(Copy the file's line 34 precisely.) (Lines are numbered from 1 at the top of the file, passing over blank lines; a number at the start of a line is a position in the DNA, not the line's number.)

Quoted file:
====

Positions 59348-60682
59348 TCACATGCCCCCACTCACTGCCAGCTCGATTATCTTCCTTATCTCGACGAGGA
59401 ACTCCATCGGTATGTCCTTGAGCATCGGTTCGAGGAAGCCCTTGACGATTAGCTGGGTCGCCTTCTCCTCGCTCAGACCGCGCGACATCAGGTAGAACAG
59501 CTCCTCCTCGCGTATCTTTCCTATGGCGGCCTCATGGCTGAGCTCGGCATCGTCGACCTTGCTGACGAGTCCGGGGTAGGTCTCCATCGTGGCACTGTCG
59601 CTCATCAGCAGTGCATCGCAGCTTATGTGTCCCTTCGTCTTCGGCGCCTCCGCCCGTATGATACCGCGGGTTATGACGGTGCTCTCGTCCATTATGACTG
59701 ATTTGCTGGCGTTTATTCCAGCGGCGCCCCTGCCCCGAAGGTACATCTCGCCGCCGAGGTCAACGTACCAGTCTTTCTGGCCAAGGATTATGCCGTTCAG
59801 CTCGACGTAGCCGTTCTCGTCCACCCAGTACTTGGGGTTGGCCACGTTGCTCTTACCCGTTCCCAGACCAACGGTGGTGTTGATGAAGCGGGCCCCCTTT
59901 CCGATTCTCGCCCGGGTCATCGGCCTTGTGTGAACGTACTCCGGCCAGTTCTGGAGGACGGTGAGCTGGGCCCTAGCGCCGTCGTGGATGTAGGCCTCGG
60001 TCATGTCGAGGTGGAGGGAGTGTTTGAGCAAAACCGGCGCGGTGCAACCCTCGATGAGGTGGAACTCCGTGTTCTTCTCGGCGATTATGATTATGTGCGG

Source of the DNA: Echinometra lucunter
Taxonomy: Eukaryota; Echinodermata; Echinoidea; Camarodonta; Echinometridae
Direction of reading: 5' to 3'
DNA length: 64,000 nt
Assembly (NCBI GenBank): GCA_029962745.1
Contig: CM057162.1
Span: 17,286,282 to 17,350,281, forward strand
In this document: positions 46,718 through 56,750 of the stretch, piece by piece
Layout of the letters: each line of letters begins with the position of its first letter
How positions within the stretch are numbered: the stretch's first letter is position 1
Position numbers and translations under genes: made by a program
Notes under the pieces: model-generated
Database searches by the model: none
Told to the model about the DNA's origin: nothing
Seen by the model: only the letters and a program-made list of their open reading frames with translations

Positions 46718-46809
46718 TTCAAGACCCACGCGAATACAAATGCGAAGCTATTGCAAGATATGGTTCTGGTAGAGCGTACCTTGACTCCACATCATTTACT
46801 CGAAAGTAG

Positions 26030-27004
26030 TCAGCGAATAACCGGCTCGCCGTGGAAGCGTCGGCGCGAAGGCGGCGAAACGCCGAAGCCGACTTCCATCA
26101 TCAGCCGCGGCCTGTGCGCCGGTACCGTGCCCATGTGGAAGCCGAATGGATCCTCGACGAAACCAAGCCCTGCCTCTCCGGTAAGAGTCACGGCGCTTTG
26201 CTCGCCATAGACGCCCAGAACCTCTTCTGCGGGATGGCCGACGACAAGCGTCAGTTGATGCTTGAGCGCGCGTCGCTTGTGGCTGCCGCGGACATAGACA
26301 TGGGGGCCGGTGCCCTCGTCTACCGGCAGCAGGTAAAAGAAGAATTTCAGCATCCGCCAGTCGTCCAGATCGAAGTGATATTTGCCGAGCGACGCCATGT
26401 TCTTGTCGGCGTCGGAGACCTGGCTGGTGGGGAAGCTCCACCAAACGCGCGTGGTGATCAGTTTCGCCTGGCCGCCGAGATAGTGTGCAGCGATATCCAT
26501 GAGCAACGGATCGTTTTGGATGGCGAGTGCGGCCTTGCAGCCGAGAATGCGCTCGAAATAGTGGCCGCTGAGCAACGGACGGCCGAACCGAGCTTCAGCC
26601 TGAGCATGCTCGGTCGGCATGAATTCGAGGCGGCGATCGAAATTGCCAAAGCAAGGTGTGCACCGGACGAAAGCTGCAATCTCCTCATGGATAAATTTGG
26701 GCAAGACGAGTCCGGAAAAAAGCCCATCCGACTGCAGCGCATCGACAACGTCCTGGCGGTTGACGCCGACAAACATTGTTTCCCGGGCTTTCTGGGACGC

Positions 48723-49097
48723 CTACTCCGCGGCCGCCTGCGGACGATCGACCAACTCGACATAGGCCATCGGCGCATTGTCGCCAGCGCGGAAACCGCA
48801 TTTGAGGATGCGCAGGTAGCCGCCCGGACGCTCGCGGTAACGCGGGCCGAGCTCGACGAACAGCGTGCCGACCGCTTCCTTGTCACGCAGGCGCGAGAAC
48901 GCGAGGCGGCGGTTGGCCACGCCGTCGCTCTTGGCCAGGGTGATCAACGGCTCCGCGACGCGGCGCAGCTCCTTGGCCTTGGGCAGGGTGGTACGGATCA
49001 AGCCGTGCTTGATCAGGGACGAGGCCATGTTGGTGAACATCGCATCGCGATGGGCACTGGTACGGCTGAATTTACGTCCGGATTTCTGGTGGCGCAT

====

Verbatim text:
26501 GAGCAACGGATCGTTTTGGATGGCGAGTGCGGCCTTGCAGCCGAGAATGCGCTCGAAATAGTGGCCGCTGAGCAACGGACGGCCGAACCGAGCTTCAGCC